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Regional News of Wednesday, 30 April 2014

Source: citifmonline.com

Galamsey on the rise – Wacam

Illegal mining activities are increasing in Ghana, despite moves by a Presidential taskforce to put down the unlawful trade, Wacam a non-governmental organization, has said.

“Even installations that are not commissioned, such as Bui and other areas are under threat from Galamsey,” a top official of Wacam, Mrs Hannah Owusu Koranteng, said on Tuesday.

The term ‘Galamsey’ is a Ghanaian slang used loosely to describe illegal mining activities around the country.

Mrs. Owusu Koranteng – a trained Environmental Scientist and Associate Executive Director of Wacam – told Citi News that her NGO recently toured parts of the country, and found evidence of extensive damage to lands and water bodies.

“Formerly [Galamsey] used to be [endemic] around the southern part of Ghana. Now [it is] everywhere, apart from areas that we may not have gold or diamond,” she said.

May 14, 2014 will mark a exactly a year since President John Dramani Mahama inaugurated a taskforce mandated to flash out Ghanaians and foreigners working as illegal miners across the country.

In his speech at the inauguration, President Mahama said the activities of illegal miners were dangerous to the environment and water bodies, adding that his government was not going to allow such activities to cause conflict, dislocation, environmental degradation and unemployment in the country.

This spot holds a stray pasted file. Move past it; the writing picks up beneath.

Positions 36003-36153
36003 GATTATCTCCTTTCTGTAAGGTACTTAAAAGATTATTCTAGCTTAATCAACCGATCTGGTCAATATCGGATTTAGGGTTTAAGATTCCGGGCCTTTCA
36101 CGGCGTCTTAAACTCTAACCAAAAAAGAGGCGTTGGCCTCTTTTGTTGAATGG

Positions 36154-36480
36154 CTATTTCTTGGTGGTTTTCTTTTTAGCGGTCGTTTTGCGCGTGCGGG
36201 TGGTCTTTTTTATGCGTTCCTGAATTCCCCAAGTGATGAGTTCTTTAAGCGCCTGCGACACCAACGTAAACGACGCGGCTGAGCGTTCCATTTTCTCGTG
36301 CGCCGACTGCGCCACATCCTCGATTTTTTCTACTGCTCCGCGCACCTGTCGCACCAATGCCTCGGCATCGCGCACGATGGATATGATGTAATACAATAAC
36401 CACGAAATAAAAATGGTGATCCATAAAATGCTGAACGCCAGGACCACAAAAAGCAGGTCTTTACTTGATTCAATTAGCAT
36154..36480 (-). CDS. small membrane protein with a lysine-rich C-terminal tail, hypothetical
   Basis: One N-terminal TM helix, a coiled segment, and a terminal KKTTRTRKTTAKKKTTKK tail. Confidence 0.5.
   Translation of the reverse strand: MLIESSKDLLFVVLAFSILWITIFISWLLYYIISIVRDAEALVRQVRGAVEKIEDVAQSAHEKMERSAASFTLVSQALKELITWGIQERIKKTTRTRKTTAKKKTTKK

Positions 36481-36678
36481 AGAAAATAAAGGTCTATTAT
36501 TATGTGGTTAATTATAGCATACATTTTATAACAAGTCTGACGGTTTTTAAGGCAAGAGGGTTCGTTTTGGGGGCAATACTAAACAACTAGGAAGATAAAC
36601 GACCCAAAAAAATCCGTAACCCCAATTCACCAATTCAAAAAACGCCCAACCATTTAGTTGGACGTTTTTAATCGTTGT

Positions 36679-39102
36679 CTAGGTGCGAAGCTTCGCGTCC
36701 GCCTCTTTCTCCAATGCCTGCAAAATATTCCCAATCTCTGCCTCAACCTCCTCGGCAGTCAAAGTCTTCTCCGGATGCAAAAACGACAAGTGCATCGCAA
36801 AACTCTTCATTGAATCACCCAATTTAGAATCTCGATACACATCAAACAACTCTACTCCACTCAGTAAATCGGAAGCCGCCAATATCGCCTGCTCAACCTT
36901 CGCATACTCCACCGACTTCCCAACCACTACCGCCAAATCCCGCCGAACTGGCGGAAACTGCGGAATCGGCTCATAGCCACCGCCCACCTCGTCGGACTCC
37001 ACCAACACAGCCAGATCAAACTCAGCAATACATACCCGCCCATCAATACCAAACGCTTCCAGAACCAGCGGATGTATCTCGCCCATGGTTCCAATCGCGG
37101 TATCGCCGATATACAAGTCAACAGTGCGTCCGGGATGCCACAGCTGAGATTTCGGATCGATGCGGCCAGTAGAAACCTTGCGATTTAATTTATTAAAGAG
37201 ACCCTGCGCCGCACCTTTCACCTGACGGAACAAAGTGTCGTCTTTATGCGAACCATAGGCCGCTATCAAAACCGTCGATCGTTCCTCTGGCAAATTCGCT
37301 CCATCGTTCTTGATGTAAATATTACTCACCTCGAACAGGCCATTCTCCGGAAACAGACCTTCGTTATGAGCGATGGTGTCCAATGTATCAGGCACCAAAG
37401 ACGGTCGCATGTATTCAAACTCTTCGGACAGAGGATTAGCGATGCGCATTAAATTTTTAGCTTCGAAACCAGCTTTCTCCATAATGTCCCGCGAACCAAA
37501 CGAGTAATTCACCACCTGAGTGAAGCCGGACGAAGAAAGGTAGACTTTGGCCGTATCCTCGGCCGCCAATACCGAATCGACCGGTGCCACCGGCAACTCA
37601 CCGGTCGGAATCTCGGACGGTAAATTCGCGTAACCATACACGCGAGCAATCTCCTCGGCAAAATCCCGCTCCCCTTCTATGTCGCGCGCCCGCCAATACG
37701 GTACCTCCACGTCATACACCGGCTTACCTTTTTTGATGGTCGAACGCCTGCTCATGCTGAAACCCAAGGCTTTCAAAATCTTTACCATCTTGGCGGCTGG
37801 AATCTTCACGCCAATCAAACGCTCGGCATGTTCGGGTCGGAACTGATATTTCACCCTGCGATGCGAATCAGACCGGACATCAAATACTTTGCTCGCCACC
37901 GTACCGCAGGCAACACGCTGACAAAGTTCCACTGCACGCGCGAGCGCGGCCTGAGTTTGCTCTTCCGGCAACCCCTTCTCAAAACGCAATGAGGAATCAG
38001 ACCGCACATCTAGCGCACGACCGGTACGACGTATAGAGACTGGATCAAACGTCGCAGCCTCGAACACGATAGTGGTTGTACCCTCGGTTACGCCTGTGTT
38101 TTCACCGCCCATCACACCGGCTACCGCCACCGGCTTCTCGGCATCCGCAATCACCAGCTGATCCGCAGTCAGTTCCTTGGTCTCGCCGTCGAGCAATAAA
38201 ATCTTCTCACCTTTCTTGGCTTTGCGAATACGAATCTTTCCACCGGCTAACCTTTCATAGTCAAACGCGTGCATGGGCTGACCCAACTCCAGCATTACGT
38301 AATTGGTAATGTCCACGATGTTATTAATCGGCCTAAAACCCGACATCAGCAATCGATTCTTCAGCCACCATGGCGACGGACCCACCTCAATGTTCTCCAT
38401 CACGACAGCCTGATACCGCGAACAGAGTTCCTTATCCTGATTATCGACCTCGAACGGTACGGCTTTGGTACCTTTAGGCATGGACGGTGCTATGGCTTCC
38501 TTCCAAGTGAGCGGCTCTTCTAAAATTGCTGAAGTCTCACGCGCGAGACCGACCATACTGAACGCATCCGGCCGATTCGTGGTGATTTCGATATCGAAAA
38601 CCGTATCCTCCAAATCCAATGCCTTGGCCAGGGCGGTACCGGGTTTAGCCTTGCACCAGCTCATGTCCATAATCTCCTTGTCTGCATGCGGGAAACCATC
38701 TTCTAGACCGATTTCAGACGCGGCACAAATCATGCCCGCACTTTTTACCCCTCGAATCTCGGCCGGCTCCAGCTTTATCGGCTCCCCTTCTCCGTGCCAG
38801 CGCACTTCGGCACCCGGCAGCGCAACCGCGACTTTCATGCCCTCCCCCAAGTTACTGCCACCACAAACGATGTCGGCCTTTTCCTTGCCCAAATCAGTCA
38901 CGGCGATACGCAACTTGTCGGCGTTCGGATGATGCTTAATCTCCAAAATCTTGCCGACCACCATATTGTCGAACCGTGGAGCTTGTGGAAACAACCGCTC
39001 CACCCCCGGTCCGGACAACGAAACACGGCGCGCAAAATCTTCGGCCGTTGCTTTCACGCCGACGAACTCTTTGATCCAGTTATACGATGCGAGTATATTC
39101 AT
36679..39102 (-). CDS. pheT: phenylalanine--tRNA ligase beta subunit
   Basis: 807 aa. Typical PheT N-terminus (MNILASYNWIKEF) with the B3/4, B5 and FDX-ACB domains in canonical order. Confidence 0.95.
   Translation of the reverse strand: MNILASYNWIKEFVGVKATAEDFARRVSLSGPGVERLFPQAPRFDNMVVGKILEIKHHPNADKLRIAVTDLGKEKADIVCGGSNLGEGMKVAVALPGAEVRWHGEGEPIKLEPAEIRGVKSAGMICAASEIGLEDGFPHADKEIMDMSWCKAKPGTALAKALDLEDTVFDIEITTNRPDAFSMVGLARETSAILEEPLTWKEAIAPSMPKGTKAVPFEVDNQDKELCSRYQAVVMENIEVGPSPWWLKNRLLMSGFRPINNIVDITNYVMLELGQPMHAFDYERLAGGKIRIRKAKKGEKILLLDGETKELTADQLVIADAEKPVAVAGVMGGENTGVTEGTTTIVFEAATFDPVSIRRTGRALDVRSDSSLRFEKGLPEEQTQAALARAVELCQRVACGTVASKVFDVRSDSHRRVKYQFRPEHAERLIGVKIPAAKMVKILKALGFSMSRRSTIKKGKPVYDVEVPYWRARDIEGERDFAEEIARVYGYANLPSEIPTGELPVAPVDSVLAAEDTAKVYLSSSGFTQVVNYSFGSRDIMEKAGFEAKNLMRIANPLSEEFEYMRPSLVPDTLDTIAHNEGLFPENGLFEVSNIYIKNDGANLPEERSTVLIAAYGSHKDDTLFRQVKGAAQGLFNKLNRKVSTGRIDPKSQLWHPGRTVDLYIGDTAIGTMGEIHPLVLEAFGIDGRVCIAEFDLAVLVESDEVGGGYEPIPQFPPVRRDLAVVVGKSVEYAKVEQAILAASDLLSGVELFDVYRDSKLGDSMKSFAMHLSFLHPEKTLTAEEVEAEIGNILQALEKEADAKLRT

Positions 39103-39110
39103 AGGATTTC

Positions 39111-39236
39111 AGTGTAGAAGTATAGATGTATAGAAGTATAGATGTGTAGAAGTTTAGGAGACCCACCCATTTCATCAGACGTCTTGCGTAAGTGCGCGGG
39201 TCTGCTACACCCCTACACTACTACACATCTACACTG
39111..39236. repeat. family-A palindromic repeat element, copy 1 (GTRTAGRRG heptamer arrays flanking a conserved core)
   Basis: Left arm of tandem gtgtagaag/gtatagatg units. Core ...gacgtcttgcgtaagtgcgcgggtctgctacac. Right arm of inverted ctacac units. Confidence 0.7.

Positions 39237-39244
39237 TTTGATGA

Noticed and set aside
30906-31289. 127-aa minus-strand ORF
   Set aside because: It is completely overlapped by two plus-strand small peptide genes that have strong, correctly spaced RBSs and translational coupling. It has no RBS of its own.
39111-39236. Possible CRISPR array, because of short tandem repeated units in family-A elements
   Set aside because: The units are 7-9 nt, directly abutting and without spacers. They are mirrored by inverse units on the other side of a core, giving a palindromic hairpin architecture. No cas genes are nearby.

He said, “Government is not against small scale mining, but want them to go through the required procedures that govern the mining sector.”

The members of the task force are: Alhaji Inusah Fuseini, Minister for Lands and Natural Resources, Chairman; Mr. Mark Woyongo, Minister for Defence, member; Mr. Kwesi Ahwoi, Minister for Interior, member; Dr. Joe Oteng Adjei, member, and Ms. Hannah Tetteh, member.

At the inauguration, President Mahama empowered the taskforce to, among other responsibilities, seize all the equipment used by illegal miners use, arrest and prosecute both Ghanaians and foreign nationals engaged in illegal mining in Ghana, deport all non-Ghanaians engaged in the practice and revoke licenses of Ghanaians who have sub-leased their mining concessions to non-citizens of Ghana.

Two months after it launched its crackdown, the taskforce announced that it had arrested and repatriated thousands of Chinese illegal miners operating in Ghana. The taskforce is currently in the second phase of its activities, which includes reclaiming destroyed lands and heavily polluted rivers.

In spite of their efforts, Mrs. Owusu Koranteng says the trend of illegal mining around the country has seen no significant change since the taskforce launched its crackdown.

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